It’s one of the more unique things to do in Hobart since we guarantee this isn’t where tourists will be. Rub shoulders with locals and stick around for the live music. Best at the weekend, obviously.
Making up 362 square kilometres, Bruny Island is located just off the southeastern coast of Tasmania. You can catch a ferry over here for an easy day trip from Hobart. Why? Because it’s awesome.
There’s local communities to say g’day to, whales to spot, fairy penguins to snap, and numerous hiking trails to embark on to explore the beautiful nature that this island has to offer.
There you have it folks: this marks the end to our list of the best things to do in Hobart. There are so many cool things to do here that it was hard to pick our favourites!
Hobart is the jumping off point to exploring the rest of Tasmania, so making sure that you have your itinerary down to a T when you visit this city is crucial to making sure your journey goes without a hitch.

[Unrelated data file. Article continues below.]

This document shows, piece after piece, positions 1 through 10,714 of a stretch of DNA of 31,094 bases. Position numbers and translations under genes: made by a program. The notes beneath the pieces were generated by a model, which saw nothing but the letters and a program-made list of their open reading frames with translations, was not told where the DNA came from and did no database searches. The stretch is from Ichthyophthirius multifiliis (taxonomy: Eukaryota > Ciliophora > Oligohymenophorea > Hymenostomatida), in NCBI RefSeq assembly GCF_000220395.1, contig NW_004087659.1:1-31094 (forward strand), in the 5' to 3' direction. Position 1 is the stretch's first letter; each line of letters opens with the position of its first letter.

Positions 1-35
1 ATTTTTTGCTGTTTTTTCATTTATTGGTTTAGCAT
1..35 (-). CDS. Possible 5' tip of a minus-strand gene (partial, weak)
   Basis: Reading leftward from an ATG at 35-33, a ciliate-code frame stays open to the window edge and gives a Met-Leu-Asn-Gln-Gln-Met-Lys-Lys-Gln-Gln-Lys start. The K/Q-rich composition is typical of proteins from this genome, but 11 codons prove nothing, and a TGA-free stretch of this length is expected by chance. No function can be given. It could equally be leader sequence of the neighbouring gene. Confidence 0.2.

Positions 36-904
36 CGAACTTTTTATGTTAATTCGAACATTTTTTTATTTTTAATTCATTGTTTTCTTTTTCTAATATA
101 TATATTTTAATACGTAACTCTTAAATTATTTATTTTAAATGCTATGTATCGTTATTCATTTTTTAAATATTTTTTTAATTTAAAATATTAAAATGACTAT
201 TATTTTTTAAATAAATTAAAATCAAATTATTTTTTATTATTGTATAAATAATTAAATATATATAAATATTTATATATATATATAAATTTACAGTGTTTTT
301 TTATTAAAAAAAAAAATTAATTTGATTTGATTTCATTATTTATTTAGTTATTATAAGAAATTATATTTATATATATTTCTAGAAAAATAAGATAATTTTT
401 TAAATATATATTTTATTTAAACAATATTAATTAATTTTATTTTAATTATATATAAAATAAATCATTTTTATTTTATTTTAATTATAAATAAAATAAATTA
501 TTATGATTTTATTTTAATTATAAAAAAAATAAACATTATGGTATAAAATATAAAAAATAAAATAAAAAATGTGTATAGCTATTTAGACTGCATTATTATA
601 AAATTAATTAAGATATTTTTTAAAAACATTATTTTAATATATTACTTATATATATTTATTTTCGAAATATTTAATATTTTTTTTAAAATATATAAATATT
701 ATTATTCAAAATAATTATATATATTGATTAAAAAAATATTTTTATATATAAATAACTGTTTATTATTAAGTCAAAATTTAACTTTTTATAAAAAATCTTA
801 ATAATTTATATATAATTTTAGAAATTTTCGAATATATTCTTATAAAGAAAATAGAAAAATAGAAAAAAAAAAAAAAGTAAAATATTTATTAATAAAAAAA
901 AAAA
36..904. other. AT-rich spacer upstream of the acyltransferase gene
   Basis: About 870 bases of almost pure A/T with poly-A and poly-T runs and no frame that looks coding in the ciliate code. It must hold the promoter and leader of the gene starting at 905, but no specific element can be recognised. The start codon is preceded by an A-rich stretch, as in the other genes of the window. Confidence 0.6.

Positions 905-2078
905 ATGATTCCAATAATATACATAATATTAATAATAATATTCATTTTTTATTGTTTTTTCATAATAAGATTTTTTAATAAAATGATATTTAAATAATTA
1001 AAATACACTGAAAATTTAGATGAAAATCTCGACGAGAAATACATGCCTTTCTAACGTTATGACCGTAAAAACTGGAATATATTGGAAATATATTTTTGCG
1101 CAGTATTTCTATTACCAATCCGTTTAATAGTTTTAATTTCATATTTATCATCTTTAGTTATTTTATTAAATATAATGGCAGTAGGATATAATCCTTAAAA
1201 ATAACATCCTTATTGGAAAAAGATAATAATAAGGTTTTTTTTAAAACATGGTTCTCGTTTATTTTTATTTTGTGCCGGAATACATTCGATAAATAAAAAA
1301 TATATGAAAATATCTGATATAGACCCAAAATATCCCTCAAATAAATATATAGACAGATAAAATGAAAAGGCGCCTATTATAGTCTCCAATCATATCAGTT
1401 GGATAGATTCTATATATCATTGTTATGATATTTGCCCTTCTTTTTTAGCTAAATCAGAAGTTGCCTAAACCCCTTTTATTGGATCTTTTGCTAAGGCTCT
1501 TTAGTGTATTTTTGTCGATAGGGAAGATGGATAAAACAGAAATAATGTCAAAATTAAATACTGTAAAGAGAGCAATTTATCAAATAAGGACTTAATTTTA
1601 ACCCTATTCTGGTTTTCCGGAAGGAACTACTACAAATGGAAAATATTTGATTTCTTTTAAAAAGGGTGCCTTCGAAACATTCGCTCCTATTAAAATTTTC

It doesn’t matter if you’re more of a history buff than a nature lover – there is literally something to occupy (and entertain) everyone in Hobart.
Been before and think we’ve missed out a local gem or two? Please let us know about it in the comments below!
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Emma Johnson lives to travel! Born in Washington D.C., Emma is a hotel connoisseur and a staff writer at Hotel Jules. An army brat, Emma got the travel bug early and has never been able to stop. Now, she has proudly visited 70+ countries and plans to visit every country in the world! Passionate about her ukelele (obviously) and her family, Emma eventually wants to retire in Thailand and write a book about all of her travel experiences.